I didn’t make the rules of the world, but I acknowledge they exist. I can vote my conscience and feel good about my vote, but gutted about the fact that I just voted a third Bush into office. My problem with some liberals is that they plan for a world that they’d like to live in, whereas Republicans acquire what they need to exploit and profit from the world that we’re actually in. Liberals dream of the ideal America, where everyone is included and valued, whereas Republicans live in their ideal America, and do whatever it takes to preserve it and ensure it doesn’t change. They even takes steps to turn back the clock, and take away hard-won freedoms, and reverse the progressive course of history and our evolving nation. They make no apologies, and they rule with an iron fist. Because Republicans feel they are governed and guided by a higher power, that ensure their victory, and they make decisive decisions based on a black and white absolutist interpretation of right and wrong, and how the hierarchy of this nation and world should work. There’s a pecking order in the GOP, and it’s a survival of the fittest, dog eat dog world. Ironic, considering their views on Evolution. The point is, where Democrats apologize and feel bad about stepping on feet and speaking up for what they need and believe, Republicans will step all over us, and not feel remorse or regret for their actions. They know they’re doing God’s work. We think we’re doing the work of the people. Don’t get me wrong. We need dreamers and visionaries like Dr. King and RFK. They had a vision of a better tomorrow for blacks and whites, women and men, and everyone under the sun. That kind of prophetic forward thinking fueled the Civil Rights movement and the recent Marriage Equality victory. That’s the heart and soul of the Democratic party, and I would never suggest we leave those ideals behind. All great change begins with a dream. But we also need practical thinkers, who can compete with Republicans, and bring the fight to them. We need team players, and if that means insider career politicians, then so be it.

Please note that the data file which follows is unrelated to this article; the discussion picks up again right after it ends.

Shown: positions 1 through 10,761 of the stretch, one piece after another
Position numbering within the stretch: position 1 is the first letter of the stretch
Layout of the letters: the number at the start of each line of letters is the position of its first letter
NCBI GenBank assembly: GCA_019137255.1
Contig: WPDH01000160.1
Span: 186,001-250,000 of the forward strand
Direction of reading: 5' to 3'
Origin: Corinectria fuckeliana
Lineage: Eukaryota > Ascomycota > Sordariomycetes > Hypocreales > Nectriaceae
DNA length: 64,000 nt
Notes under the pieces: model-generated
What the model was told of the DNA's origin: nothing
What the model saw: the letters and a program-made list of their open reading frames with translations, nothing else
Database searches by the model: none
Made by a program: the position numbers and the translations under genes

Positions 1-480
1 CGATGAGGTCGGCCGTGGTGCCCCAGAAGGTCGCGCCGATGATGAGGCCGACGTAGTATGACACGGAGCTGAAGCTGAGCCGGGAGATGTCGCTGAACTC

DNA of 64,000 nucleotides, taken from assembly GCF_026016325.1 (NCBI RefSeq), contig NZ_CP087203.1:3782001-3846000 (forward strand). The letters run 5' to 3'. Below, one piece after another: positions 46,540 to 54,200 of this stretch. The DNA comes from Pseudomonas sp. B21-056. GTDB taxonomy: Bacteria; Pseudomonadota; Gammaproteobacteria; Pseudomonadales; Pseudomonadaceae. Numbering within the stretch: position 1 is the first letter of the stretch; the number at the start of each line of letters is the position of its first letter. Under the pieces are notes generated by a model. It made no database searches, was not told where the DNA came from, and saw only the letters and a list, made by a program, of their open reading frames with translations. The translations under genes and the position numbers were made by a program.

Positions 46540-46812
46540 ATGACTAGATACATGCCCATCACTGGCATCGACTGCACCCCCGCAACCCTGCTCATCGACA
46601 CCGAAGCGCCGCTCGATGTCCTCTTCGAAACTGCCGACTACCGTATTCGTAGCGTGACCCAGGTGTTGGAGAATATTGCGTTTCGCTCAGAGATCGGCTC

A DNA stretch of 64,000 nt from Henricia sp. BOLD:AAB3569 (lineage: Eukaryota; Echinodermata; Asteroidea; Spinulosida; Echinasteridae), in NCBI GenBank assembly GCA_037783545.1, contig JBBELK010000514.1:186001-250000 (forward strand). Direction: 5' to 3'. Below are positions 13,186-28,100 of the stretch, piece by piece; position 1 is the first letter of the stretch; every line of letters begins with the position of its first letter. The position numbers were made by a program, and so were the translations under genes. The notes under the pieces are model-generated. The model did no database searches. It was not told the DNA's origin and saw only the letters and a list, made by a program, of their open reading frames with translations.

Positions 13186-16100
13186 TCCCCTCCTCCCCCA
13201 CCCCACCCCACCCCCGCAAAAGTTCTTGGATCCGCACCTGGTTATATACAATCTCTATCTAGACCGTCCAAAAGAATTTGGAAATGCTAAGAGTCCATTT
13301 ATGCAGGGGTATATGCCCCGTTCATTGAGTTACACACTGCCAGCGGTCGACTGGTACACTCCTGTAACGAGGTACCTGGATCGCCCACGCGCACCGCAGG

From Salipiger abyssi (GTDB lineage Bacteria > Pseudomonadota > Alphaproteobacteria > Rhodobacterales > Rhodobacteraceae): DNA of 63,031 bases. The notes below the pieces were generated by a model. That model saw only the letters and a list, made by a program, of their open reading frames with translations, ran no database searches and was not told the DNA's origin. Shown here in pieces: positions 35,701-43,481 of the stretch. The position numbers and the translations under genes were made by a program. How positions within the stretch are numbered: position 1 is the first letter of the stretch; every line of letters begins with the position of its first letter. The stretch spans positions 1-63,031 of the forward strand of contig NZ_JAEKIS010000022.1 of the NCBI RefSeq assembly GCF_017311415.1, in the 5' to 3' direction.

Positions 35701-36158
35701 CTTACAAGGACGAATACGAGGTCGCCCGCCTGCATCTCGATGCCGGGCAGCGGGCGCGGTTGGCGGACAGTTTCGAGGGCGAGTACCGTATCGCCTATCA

This party could use more pragmatism, and short and long-term strategy. We could learn a lot from the Republicans. As much as I would like to see him do it, I personally don’t think Bernie Sanders is likely to storm the White House and enact sweeping change across America. His politics are simply not digestible to many Americans. The ones we need. The middle. We still share this nation with another 50% who vehemently oppose most of what we stand for, and the future we envision for our children. And as they have proven, they will do WHATEVER it takes to maintain the status quo and ensure their conservative agenda. They’re a machine over there, and they stay on message. The Republican Party is a dependable brand, and a known quantity. Voters know what they’re getting. And those people…we don’t need their votes. They’re gonna vote for the Right no matter who we run.
It’s all of those others, who are good, decent, hard working Americans, who see the virtues and pitfalls in both sides, and simply need to be convinced. Is this strategizing and compartmentalizing good for American politics? Probably not. But nobody sitting on the front steps of the Capitol ever crafted and passed legislation, and no one outside the front gate of the White House ever signed it into law. Like it or not, you have to first sit down in the chair, before you can stand up for what you belief in. You have to win it, to begin it.